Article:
I should first of all say in my defence that it was the packing equivalent of Mission Impossible. I’d got pretty good at packing over the past four years in particular: micro-packing for baggage limits on humanitarian flights, speed packing when the flight was brought forward without notice, packing in the dark when there was a power cut. I’d reached the stage where I could pack for up to four weeks of work and play almost blindfold and in less than 13kg, leaving space in my luggage limit for the computer and whatever parcels and envelopes the local admin and logs teams would load me up with for colleagues on the other side of the country. In the Tetris of packing, I was at level five, easy.
But this was packing for five months, and for an itinerary encompassing an Italian summer and autumn in Canada; I was going to need clothes, shoes and kit suitable for cocktails in Manhattan and hiking in Peru. I was also going to have to adapt to the widely varying luggage limits of a range of airlines, from intra-European cattle transporters to trans-Atlantic carriers to domestic Peruvian airlines. This was Tetris level 27.
There are of course various strategies you can adopt at level 27. Over the past few months I’ve tried or witnessed quite a few of them.
There’s denial. You meticulously research the weight and size restrictions of every one of the eight airlines you’ll be flying with and reassure yourself, in the teeth of the evidence, that your compact and bijou case will be quite enough for half a year’s travel. All you have to do is wear all your bulky clothes to the airport, insisting to check-in staff that three coats and a fleece are absolutely essential to your in-flight comfort. Fill your coat pockets with any heavy items that won’t set off security alarms. And somehow squeeze your boots into the outer pocket of your hand luggage. Oh, and not buy anything while you’re away…
When denial finally breaks down, you buy a bigger case. In the best case, you do this early on, so you don’t spend half your holiday agonising over it. That also gives you time to get used to the new case; it loses the mental associations with double-decker buses and woolly mammoths and you eventually stop flinching involuntarily when you catch sight of it on a luggage carousel.
Then there’s precision packing. This is where you spend hours at each stage of your journey shoehorning your belongings back into every last square nanometre of space, until you need tweezers to extract them on arrival and your case acquires the density of iridium. If you don’t time the breakdown of the denial stage right, you can end up spending an inordinate amount of your holiday in this soul-destroying pursuit, only to give in and buy an extra bag right at the end. Unpleasant side-effects of precision packing include lumbago, excess weight charges and a strong desire for the whole lot to be irretrievably lost en route, enabling you to start afresh with nothing more than a toothbrush in a knotted handkerchief.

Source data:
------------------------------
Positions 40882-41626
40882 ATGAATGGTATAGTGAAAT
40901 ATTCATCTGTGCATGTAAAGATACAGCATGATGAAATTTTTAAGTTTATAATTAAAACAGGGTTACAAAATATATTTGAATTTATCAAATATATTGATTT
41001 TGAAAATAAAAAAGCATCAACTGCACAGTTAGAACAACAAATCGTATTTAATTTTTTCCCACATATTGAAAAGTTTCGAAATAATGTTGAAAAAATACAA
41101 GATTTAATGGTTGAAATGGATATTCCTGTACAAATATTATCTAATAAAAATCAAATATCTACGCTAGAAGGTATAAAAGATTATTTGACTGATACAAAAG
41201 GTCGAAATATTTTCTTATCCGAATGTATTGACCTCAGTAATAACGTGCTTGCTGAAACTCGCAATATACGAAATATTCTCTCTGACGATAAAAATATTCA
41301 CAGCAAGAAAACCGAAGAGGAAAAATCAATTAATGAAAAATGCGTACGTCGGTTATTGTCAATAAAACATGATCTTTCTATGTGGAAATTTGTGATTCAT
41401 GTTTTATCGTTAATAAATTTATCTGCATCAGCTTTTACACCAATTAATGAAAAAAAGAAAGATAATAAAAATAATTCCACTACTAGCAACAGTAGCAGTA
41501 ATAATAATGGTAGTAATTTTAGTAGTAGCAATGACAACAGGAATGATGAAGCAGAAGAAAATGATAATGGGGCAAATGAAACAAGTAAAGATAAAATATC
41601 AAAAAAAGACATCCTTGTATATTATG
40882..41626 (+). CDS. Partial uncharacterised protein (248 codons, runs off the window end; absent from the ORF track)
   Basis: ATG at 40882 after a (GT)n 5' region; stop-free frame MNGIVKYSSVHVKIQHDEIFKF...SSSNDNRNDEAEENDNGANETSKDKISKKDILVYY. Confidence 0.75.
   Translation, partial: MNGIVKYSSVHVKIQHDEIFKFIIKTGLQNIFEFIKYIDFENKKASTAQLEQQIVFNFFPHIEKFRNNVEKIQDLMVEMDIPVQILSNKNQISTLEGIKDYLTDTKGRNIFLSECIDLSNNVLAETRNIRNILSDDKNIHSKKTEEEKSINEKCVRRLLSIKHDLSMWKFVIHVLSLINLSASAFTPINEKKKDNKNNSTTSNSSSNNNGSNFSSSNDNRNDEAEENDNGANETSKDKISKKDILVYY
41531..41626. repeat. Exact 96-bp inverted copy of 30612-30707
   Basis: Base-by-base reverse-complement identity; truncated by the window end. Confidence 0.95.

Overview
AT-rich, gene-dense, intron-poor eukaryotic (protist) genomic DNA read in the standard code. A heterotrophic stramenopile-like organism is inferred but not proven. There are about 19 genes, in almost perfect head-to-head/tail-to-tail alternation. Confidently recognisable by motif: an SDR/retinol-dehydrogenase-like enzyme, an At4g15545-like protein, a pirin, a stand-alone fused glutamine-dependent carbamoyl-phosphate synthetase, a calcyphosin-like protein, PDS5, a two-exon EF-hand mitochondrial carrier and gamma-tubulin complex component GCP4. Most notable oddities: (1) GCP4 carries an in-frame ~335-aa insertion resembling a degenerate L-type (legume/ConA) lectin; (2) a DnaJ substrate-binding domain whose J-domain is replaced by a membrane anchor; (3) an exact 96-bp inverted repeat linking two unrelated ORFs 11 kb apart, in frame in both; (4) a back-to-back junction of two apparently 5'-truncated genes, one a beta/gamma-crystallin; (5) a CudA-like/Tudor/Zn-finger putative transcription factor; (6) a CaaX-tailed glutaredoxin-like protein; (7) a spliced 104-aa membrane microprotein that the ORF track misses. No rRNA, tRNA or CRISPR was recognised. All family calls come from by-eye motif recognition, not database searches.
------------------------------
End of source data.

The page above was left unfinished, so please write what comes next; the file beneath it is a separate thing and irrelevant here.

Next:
Borrowing is an excellent wheeze: it works especially well if your friends are of a similar size to you, but even if that's not the case, given that they live in the climates you’ll be visiting and are often given to the activities you’ll be indulging in, chances are they can lend you a large chunk of what you will need – making space savings in your luggage that can be filled with thank-you presents.
Parking is a less elegant but terribly convenient stratagem. It can require some long-range preparation, as it entails strategically locating close friends and family close to major airports, but once this is done you can plan your itinerary around them, depositing and retrieving plastic bags of hiking gear and swimwear according to what you’ll need on the next leg of your journey.
A secret cache of luggage space is a great stress reliever, if you can deny yourself the gratification of using it until the last possible moment. On a long trip, however luggage-phobic you are, inevitably your bags are going to fill up eventually. That means you need to keep some space in reserve for as long as you can: lie on your case to shut it, get someone else to sit on it with you, use a sharp implement to insert objects into the outer pockets – but don’t open up that expander zip until you have no other option. When every seam strains and the locks are ready to pop open at the slightest vibration, you release your secret weapon – and suddenly the tension is gone. Magic.
If all else fails, the postal service is your friend. Anything you’re not going to need between now and your final destination, assuming that’s somewhere with a functioning post office, can probably be sent on as a small parcel. (If you’re unreasonably lucky, you may even find someone willing to carry it back to your final destination for you – some kind soul who either has a larger luggage allowance than you or simply packs better.)
So in short, at Tetris level 27 – you cheat.
Trying to work out how to manage my luggage for this holiday actually kept me awake at night for a while at the beginning. (An excellent indicator of relaxation levels, given what used to keep me up at nights.) In a couple of days I’ll be checking in for my last flight of the journey with bags that now feel like home, equivalent to my full Air Canada luggage allowance, and still astonishingly full despite all of the above stratagems. I can't say I'll be sorry to set them down and return to my old 13kg formula. But they've neither multiplied, exploded in transit nor been traded in for a knotted kerchief on a stick - and I've only paid an excess fare once, so far...